Seeking Feedback on Tenant Situation - Posted by Eric (NH)


#1

Posted by Carol on January 16, 1999 at 08:51:05:

We have one small property where the situation got so bad that we obtained TOW AWAY ZONE signs from a local service (apt designated spaces are numbered and there is ample visitor parking marked V and on the street).

Anytime there is a car in a numbered spot which doesn’t belong to the spot, we have told them that they are free to call the tow service, or we will do so. (BTW, this particular property is next to our own, so we are in a good position to monitor it ourselves!)

We have actually called a couple of times, after giving a couple of warnings. Both times the owner came out and talked the towing service out of executing their deed, but it sure has cleaned up the problem!

One more note: our leases now specify that there are designated parking spaces, and what will happen if that is not observed. I wouldn’t pay a dime!
Carol


#2

Seeking Feedback on Tenant Situation - Posted by Eric (NH)

Posted by Eric (NH) on January 15, 1999 at 22:54:41:

This evening, for the first time, I had a car towed from the apartment complex I bought last month. The parking situation is tight–approx. fifteen or sixteen spaces (unstriped) for twenty bedrooms, and the city does not allow overnight parking on the street in the winter.

Anyway, following numerous complaints from tenants about other tenants whose visiting friends took spots, I posted a notice on everyone’s door two weeks ago stating that each unit could register up to two cars with me, and that effective January 1st any non-registered cars on the property would be towed. All tenants either responded to that letter or had earlier given me their plate numbers.

Earlier tonight, I received a complaint call about an unknown vehicle, and after checking to see that it wasn’t on my auto list, I called to have it towed. I got a call a half hour later from the tow operator, saying that a tenant and his friend were out there screaming, as the friend’s car was hooked up to be towed (as an aside, the formal notice to tenants earlier was prompted by complaints about this specific tenant!). This tenant was ranting about the fact that he has two parking spots (untrue; he has two vehicles registered), and that his girlfriend wasn’t home with the second car, so what’s the problem if his friend is parked there. He then started to ask in an agitated manner about how friends and guests are supposed to park, with my reminding him that the letter specifically stated that the lot was for “registered tenant vehicles,” and that if he or his girlfriend needed to drive a replacement vehicle than they needed to contact me, as I certaintly would have no way of knowing from one minute to the next whether an unknown vehicle belonged there, as I was not about to call ten different apartments to ascertain whether anyone knew the owner of an unknown vehicle.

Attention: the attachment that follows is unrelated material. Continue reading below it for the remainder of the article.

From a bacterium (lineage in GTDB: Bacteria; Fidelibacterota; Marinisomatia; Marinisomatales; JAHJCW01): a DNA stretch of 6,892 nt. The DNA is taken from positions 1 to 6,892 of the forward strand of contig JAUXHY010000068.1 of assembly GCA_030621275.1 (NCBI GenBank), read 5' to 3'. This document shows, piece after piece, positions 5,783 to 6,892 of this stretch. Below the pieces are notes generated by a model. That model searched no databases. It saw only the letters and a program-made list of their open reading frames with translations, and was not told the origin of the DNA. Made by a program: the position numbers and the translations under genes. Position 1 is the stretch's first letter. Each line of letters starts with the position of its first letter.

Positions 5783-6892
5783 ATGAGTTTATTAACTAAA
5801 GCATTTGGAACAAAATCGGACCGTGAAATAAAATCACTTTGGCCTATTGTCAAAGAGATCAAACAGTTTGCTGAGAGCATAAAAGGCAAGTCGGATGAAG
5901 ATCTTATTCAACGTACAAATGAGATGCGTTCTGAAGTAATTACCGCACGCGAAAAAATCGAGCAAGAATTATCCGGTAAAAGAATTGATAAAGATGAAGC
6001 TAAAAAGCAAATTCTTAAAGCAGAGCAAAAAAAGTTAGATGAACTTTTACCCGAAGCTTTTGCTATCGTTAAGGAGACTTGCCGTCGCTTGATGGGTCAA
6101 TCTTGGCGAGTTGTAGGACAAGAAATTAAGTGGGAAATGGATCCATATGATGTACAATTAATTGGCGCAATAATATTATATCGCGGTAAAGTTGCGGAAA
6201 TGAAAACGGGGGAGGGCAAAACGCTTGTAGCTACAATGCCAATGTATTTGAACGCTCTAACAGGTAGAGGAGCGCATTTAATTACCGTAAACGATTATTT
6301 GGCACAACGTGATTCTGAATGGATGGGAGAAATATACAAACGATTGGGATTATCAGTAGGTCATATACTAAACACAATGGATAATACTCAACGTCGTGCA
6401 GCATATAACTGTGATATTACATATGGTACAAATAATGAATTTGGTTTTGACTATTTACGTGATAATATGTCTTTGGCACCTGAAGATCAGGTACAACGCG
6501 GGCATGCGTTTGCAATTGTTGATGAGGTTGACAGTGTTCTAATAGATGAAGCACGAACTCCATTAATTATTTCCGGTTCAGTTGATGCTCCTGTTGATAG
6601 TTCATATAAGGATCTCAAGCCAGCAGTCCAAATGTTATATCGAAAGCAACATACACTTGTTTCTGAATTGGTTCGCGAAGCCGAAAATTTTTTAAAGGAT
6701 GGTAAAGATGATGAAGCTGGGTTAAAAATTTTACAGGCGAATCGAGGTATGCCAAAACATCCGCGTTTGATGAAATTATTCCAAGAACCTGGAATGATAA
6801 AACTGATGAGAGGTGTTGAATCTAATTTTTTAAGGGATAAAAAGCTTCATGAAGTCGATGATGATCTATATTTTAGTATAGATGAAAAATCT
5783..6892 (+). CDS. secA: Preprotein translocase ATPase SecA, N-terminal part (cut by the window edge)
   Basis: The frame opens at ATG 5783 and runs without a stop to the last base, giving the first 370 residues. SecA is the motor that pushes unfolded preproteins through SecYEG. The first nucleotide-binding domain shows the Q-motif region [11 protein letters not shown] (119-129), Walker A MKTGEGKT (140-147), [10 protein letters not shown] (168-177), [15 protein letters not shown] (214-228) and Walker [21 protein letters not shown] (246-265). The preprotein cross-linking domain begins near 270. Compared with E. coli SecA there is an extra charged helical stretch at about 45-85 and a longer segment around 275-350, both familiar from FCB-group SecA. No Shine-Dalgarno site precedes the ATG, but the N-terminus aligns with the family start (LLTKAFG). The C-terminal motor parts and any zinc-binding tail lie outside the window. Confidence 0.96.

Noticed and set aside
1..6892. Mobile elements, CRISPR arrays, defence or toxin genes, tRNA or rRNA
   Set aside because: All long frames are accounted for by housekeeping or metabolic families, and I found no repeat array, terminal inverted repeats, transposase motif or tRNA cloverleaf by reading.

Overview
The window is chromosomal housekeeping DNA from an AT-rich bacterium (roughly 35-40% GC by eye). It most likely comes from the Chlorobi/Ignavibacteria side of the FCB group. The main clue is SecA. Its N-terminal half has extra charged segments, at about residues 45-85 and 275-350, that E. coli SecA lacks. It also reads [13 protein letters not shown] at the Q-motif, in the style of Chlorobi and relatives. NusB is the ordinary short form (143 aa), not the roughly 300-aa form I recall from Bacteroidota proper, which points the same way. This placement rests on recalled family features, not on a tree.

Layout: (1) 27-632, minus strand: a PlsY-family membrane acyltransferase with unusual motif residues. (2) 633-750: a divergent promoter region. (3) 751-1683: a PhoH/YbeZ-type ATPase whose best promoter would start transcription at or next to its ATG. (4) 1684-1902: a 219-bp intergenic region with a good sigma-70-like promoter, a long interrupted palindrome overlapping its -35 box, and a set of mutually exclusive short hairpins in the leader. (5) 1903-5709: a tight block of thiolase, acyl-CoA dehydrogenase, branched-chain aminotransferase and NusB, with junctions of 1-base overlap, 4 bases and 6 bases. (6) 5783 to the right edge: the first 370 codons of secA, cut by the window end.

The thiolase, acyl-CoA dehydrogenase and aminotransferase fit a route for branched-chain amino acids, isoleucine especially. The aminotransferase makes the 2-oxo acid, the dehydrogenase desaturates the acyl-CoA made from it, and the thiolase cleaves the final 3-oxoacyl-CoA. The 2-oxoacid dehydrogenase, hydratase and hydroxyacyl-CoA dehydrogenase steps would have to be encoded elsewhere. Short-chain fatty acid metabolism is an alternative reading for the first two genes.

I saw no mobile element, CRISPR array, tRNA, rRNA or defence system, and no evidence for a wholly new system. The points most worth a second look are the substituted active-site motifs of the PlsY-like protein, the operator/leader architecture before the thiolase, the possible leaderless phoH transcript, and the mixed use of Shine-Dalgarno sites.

After I explained all of this, he mumbled, “O.K. I’ll pay him (i.e. the tow driver), and then I’ll send you a bill.” While I assume that he is bluffing, and I feel I am in the right regardless, I am just wondering from other landlords if I handled this situation properly?

Sorry that this post was so long.

Eric (NH)


#3

Re: Seeking Feedback on Tenant Situation - Posted by Rob FL

Posted by Rob FL on January 16, 1999 at 21:13:22:

What really matters is what the lease with your tenants actually says. If you inherited the tenants by buying them, then you probably inherited their leases. You are bound to what the leases say. If the leases are silent to this provision, then you have to look at the state law, if it is silent then you are probably screwed. All my leases state that the tenants are allowed X amount of parking spaces. If they don’t comply they are libable for all towing charges.


#4

Automatic Towing Contract - Posted by PBoone

Posted by PBoone on January 16, 1999 at 10:09:44:

We have set up an Automatic towing contract with one of the local towing companies here.
We have a sticker that goes in the windshield of authorized vehicles. the tow company does random checks in our lot to make sure the vehicles have stickers (there are signs posted on the lot ) if not they are towed automatically. This agreement keeps us out of the loop, and places responsibility on the driver of the vehicle and the tenant for not informing the visitor. It works fantastic.
Pat


#5

Re: Seeking Feedback on Tenant Situation - Posted by BR

Posted by BR on January 15, 1999 at 23:16:39:

Your policy seems like a pain to me. I would just designate spaces to apts., not vehicles. You could paint apt. #'s on the pavement. I try to simplify my job as mgr.


#6

Re: Seeking Feedback on Tenant Situation - Posted by Eric (NH)

Posted by Eric (NH) on January 15, 1999 at 23:24:05:

BR,

I agree. I am considering striping and numbering spaces come spring time (i.e. after the snow melts), but for now, I’m rather stuck with the current plan.

Eric (NH)


#7

Re: Seeking Feedback on Tenant Situation - Posted by Laure

Posted by Laure on January 16, 1999 at 07:41:01:

sounds like you handled it in fair and responsible manner. Don’t pay his tow bill.

Laure :slight_smile: